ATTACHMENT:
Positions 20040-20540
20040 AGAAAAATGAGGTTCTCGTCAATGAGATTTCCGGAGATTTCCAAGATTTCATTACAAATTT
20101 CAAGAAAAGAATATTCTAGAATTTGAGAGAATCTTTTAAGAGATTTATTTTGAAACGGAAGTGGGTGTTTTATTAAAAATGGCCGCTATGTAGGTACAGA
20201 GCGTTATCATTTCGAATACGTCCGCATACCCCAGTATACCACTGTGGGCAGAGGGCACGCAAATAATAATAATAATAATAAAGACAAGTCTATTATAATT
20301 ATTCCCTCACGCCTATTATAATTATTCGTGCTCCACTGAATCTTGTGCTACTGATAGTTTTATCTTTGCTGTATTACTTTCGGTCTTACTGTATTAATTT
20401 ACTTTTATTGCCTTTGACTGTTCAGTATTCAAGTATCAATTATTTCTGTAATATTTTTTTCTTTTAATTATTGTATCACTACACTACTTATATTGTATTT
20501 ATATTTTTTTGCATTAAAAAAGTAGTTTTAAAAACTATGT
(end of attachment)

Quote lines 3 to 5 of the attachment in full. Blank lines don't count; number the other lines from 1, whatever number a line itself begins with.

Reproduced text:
20101 CAAGAAAAGAATATTCTAGAATTTGAGAGAATCTTTTAAGAGATTTATTTTGAAACGGAAGTGGGTGTTTTATTAAAAATGGCCGCTATGTAGGTACAGA
20201 GCGTTATCATTTCGAATACGTCCGCATACCCCAGTATACCACTGTGGGCAGAGGGCACGCAAATAATAATAATAATAATAAAGACAAGTCTATTATAATT
20301 ATTCCCTCACGCCTATTATAATTATTCGTGCTCCACTGAATCTTGTGCTACTGATAGTTTTATCTTTGCTGTATTACTTTCGGTCTTACTGTATTAATTT